Ignatov M.S.1,2, Ignatova E.A.1, Fedosov V.E.1, Ivanov O.V.3, Ivanova E.I.4, Kolesnikova M.A.5, Polevova S.V.1, Spirina U.N.2,6, Voronkova T.V.2 2016. Andreaeobryum macrosporum (Andreaeobryopsida) in Russia, with additional data on its morphology // Arctoa. Vol. 25(1): 1–51 [in English].

1 Faculty of Biology, Lomonosov Moscow State University, Moscow 119991 Russia; e-mail: misha_ignatov@list.ru , arctoa@list.ru , fedosov_v@mail.ru , svetlanapolevova@mail.ru

2 Tsitsin Main Botanical Garden of the Russian Academy of Sciences, Botanicheskaya 4, Moscow, 127276, Russia; e-mail: winterness@yandex.ru

3 P.N. Lebedev’ Institue of Physics of Russian Academy of Sciences, Leninsky 53, Mosсow 119991 Russia, e-mail: ivanov@td.lpi.ru

4 Institute for Biological Problems of Cryolithozone of Siberian Division of Russian Academy of Sciences, 41 Lenin ave., Yakutsk, 677000, Russia; e-mail: bryo.ivanova@yandex.ru

5 Moscow Institute of Physics and Technology, 9 Institutskiy per., Dolgoprudny, Moscow Province, 141700, Russia; e-mail: mary_co1840@mail.ru 

6 Faculty of Biology, Tver State University, Zhelyabova 33, Tver 170000 Russia; e-mail: ulayspirina@mail.ru

KEYWORDS: disjunctive distribution, Asian Russia, axillary hairs, epigonium, placenta, archesporial tissue, seta, spores, exine, mucilage.

ABSTRACT. Andreaeobryum macrosporum is newly found in Yakutia, in the Sette-Daban Mountain Range, ca. 3000 km west of its known localities in Alaska. This is the first record of the genus and the class Andreaeobryopsida outside of North America. The species was found on calcareous rock outcrops, above the tree line in the Pinus pumila altitudinal belt. The morphology of the Siberian plants is described, focusing particularly on characters less studied in previous observations. Among these are: (1) axillary hairs with a complicated beak structure, apparently regulating mucilage exudation; (2) anacrogyny and the ability to substitute half of a leaf with an archegonium; (3) specific and relatively long sporophyte development within the epigonium, which is filled with mucilage mixed with macerated cells from the inner wall of the epigonium; (4) foot formed by cells with numerous chloroplasts, with inflated surface cells, sometimes forming finger-like protrusions and with the labyrinth ingrowth in 1–3 layers of the foot surface cells and also labyrinth structures on the surface cell wall facing placental space, whereas gametophyte cells have no ingrowth; (5) lobate archesporial tissue, not fully overarching the columella, which has membranaceous connectives between its segments and reaches the poorly differentiated outer spore sac, being thus similar to Andreaea in many respects; (6) flattened seta, which is not due to drying but lacking radial symmetry from the outset; (7) spore walls lacking or almost lacking an exine. It seems that Andreaeobryum plant possesses an ability to concentrate light, as the physiologically important parts of the structure, the haustorial part of the foot, the urn base, the archegoniophores and the meristematic zones near leaf bases, look considerably brighter in comparison with other parts of the plant.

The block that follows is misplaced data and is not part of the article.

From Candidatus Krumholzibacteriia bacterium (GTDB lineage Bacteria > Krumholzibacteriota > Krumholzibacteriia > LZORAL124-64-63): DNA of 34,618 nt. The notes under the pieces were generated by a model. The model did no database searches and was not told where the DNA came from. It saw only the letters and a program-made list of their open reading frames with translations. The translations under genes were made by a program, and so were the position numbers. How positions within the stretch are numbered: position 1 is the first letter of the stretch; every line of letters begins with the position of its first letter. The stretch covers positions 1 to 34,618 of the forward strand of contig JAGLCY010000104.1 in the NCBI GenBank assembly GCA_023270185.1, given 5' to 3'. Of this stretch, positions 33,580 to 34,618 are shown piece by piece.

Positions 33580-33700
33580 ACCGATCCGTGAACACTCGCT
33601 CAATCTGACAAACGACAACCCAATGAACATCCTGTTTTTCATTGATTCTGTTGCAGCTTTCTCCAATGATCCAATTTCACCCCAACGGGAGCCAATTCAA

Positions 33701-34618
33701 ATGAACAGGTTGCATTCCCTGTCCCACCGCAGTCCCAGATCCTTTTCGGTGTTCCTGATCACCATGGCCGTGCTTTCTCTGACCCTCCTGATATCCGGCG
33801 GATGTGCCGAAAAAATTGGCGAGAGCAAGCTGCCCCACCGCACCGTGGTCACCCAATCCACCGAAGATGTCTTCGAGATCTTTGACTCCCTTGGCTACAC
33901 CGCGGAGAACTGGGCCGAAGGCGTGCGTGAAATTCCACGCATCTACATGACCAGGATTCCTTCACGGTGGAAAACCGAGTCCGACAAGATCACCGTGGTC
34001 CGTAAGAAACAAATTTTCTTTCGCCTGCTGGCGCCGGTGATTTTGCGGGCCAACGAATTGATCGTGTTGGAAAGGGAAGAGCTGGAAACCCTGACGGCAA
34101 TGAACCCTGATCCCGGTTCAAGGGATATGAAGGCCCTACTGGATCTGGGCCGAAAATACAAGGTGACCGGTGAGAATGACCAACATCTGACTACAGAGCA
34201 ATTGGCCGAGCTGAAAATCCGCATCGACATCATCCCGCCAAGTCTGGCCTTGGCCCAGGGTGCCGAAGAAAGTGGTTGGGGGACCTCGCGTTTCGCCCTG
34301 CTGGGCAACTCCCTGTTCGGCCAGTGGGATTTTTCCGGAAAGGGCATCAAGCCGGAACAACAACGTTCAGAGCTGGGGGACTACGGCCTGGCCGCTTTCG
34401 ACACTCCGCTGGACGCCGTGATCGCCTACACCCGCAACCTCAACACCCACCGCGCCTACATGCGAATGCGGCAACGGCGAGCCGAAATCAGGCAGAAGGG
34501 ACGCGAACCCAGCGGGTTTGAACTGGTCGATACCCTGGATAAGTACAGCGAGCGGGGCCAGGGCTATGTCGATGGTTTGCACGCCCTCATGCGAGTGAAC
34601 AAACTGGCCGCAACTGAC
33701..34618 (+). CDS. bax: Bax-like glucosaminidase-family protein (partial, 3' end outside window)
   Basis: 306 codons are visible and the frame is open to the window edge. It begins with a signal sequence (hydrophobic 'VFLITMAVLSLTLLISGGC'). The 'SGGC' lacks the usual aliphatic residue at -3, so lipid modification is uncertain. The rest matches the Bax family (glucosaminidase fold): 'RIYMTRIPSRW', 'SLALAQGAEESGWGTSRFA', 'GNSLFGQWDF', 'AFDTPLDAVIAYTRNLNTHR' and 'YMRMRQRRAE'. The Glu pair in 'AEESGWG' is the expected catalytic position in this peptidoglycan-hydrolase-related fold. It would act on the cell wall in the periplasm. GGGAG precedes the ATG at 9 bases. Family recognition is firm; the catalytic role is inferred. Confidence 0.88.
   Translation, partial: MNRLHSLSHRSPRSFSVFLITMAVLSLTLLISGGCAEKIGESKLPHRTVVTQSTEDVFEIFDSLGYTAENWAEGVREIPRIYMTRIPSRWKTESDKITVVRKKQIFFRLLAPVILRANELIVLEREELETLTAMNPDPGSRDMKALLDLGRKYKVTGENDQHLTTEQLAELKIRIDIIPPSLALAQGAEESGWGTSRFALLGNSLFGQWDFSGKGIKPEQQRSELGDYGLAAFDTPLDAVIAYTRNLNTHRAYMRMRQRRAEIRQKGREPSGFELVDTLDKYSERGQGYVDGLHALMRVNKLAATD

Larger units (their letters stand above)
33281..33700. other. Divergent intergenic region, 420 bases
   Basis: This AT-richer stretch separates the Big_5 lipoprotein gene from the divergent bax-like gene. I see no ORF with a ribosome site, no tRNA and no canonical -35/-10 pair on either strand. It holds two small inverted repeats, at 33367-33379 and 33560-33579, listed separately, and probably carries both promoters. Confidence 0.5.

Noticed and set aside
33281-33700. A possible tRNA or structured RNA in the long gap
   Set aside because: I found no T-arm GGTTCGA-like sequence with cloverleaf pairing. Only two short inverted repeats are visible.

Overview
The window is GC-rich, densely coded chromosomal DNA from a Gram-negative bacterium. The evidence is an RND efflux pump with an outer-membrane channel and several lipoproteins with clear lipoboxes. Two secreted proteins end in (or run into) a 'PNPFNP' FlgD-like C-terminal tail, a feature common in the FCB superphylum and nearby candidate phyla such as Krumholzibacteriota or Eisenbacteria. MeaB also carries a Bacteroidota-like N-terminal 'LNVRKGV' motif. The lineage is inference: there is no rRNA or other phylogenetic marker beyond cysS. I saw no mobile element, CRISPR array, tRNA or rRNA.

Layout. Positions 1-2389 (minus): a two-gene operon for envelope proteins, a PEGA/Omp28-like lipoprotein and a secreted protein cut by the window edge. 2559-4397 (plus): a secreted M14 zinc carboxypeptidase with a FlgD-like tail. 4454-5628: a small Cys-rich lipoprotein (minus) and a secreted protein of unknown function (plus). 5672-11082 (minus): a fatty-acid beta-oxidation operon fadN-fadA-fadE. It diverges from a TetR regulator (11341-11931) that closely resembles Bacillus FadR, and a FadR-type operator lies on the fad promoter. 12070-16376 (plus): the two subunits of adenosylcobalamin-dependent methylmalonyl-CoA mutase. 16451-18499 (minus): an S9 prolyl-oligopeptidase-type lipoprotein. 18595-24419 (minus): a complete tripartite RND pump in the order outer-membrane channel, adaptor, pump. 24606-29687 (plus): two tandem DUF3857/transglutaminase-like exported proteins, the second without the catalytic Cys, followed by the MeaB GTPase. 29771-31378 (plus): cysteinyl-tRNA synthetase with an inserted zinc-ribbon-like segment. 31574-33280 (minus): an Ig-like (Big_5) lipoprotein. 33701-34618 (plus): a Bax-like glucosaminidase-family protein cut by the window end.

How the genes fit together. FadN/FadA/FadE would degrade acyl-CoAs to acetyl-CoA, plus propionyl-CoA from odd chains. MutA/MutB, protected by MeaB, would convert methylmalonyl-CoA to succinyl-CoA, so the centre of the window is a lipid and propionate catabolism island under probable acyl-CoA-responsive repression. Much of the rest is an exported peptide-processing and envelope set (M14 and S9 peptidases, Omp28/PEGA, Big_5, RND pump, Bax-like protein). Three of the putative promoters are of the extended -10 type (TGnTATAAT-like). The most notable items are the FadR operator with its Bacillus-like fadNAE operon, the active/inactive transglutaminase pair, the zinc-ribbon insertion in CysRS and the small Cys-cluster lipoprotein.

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doi 10.15298/arctoa.25.01